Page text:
Bergeron, Rask Lift Bruins Over Devils

Patrice Bergeron broke a scoreless tie with 18 seconds remaining in overtime to give the Bruins a 1-0 win over the New Jersey Devils. Tuukka Rask pitched the shutout for the B’s.

Here’s your top 10 from this morning:

Bruins make like contenders in 1-0 win over Jersey – Joe Haggerty calls this one “a grimy, playoff-style 1-0 statement win on the road.”

Joe Colborne inks 3-year deal – Steve Conroy’s notebook has the Bruins’ 2008 first round pick coming to terms with the team yesterday. The 6-foot-5, 210-pound center is expected to report to Providence today.

DeFilippo seeks a different style in his next hire – Mark Blaudschun has Boston College athletic director Gene DeFilippo explaining what he’s going to be looking for in his next mens basketball coach.

A very successful tenure simply had run its course – Bob Ryan says the following of Al Skinner and why he and Boston College needed to part ways: “I had to smile when I saw that St. John’s was interviewing Al. Doesn’t St. John’s understand that Al is the least-hard-working guy in show business, that in the world of Division 1 college basketball, there is absolutely no one like him? In a world of 24/7/365 basketball zealots, Al is Mr. Casual.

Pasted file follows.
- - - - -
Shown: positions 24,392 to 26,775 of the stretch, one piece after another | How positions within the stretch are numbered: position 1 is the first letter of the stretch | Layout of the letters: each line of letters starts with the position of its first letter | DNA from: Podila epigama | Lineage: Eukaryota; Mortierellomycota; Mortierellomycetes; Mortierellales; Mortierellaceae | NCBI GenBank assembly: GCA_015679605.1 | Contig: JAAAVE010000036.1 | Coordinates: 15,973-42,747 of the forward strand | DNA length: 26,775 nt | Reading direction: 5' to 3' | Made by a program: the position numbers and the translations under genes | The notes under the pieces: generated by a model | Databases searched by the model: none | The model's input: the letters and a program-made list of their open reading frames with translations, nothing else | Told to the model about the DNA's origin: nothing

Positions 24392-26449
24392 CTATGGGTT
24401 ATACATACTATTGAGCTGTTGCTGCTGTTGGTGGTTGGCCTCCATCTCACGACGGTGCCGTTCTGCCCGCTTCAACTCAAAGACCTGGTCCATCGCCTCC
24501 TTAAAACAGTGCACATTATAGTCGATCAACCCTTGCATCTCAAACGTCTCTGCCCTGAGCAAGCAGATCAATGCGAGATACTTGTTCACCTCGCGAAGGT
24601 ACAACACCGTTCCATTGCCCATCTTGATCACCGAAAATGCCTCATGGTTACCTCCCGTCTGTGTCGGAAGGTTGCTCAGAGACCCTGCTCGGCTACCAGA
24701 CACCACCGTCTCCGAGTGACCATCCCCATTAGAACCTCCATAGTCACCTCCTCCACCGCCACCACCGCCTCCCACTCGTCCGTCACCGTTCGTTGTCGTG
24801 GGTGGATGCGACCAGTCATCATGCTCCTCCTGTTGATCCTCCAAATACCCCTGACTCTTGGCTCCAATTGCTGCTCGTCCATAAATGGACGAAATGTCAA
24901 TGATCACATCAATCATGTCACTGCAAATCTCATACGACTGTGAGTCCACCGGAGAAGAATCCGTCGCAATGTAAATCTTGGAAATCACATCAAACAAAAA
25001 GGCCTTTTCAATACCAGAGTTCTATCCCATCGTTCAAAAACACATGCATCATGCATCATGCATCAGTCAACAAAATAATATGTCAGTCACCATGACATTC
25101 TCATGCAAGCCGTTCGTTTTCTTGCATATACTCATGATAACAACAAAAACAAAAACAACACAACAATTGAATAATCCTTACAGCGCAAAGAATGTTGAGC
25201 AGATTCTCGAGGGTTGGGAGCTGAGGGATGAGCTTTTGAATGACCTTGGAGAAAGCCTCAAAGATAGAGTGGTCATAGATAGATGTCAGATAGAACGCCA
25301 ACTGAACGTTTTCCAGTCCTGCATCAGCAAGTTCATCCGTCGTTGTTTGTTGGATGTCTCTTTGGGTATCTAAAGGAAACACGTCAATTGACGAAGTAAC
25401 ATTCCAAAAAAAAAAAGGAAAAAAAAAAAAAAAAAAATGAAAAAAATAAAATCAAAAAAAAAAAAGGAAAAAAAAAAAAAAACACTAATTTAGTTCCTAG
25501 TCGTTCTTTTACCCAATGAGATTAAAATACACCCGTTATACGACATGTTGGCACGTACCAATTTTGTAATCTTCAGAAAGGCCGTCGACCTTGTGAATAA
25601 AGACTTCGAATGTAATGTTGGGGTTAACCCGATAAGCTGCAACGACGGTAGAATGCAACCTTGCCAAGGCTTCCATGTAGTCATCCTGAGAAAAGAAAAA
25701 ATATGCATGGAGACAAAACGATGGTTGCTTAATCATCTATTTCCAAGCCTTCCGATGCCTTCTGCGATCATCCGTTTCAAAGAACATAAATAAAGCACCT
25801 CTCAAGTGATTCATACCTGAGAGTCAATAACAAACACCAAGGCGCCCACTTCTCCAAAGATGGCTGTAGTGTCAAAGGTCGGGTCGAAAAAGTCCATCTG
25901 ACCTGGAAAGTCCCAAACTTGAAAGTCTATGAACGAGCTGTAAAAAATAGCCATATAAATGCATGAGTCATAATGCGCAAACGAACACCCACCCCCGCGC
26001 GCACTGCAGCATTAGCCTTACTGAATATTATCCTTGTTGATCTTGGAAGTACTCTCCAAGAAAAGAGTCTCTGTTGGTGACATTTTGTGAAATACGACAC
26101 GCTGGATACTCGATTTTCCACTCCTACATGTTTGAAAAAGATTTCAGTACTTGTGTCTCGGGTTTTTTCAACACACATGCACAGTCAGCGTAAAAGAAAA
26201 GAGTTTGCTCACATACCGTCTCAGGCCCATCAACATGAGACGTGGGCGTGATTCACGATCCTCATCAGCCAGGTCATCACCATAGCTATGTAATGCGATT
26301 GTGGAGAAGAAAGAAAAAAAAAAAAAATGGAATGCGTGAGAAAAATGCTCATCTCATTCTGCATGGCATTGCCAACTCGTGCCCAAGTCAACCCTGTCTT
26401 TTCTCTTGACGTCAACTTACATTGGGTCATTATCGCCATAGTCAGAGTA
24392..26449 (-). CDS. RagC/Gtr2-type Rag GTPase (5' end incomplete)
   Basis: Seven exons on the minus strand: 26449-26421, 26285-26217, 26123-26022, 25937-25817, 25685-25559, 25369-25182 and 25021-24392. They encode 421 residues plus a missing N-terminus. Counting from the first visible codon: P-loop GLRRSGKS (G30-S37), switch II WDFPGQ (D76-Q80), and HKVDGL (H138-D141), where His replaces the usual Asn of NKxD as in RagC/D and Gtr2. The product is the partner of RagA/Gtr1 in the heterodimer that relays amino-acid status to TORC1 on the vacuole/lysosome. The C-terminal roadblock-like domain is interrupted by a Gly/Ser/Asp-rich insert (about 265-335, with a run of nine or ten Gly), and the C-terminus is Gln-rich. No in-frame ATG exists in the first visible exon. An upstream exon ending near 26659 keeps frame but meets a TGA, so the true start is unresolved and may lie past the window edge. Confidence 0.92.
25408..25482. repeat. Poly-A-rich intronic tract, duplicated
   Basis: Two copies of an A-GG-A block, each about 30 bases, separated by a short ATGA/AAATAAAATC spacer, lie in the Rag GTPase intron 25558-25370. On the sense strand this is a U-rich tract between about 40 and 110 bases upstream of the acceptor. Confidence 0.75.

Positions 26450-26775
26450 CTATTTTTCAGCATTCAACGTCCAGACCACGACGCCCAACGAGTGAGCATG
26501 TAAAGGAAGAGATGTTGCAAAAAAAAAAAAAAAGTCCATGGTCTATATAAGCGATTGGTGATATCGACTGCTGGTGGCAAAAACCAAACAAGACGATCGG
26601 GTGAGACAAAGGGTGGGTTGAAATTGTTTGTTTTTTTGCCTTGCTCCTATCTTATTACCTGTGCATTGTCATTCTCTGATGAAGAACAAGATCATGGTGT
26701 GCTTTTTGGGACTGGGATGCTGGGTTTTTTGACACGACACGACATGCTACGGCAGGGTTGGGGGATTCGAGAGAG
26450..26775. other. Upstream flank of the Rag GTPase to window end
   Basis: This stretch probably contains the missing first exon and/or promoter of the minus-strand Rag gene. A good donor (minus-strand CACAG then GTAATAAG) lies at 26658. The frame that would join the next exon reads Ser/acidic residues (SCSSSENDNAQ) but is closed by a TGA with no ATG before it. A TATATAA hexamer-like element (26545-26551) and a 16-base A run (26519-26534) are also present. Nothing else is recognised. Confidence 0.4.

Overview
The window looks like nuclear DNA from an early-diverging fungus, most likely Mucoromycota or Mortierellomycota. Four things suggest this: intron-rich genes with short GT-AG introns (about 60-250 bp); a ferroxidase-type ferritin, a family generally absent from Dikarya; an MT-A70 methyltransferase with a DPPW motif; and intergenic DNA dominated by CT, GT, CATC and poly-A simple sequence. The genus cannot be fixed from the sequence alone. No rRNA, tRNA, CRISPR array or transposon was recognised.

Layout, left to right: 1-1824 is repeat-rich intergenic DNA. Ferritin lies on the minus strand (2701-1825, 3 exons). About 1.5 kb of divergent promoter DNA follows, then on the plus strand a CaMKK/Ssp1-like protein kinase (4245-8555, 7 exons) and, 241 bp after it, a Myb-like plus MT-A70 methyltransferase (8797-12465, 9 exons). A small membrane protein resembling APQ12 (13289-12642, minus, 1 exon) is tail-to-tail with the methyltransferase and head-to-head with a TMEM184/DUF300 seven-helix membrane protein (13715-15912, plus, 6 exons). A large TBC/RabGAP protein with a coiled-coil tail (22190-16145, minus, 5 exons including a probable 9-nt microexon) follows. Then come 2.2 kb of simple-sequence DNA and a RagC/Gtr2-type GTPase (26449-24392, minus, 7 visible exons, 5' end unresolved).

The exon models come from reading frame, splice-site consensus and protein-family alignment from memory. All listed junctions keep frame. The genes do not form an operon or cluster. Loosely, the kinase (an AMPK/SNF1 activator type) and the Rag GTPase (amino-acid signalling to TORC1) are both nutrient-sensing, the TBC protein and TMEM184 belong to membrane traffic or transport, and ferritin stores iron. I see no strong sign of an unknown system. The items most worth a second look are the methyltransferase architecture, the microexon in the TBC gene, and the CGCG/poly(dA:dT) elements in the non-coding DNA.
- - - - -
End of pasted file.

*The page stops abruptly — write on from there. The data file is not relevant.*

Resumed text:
Translation = lazy. Ryan is kinder the rest of the way to Skinner, and appreciative for the 247 wins that the coach brought to the program in his 13 seasons.

Patriots brass dines with Tim Tebow – Karen Guregian looks at the “normally discreet and secretive Pats” openly dining with the Florida QB. Smokescreen? WEEI’s ItIsWhatItIs blog has the Patriots taking Tebow with their second pick in the second round in their latest mock draft.

In Foxboro, it’s running back by committee – Robert Lee has Sammy Morris talking about his fellow running backs, and how the Patriots handle them during the season.

Kelly aces his big-time test – Peter Abraham has 20-year-old phenom Casey Kelly looking right at home while facing the Tampa Rays yesterday.

The man in the middle – Joe McDonald says that David Ortiz needs to produce if the Red Sox offense is to thrive in 2010. McDonald looks at whether Ortiz is up to the challenge.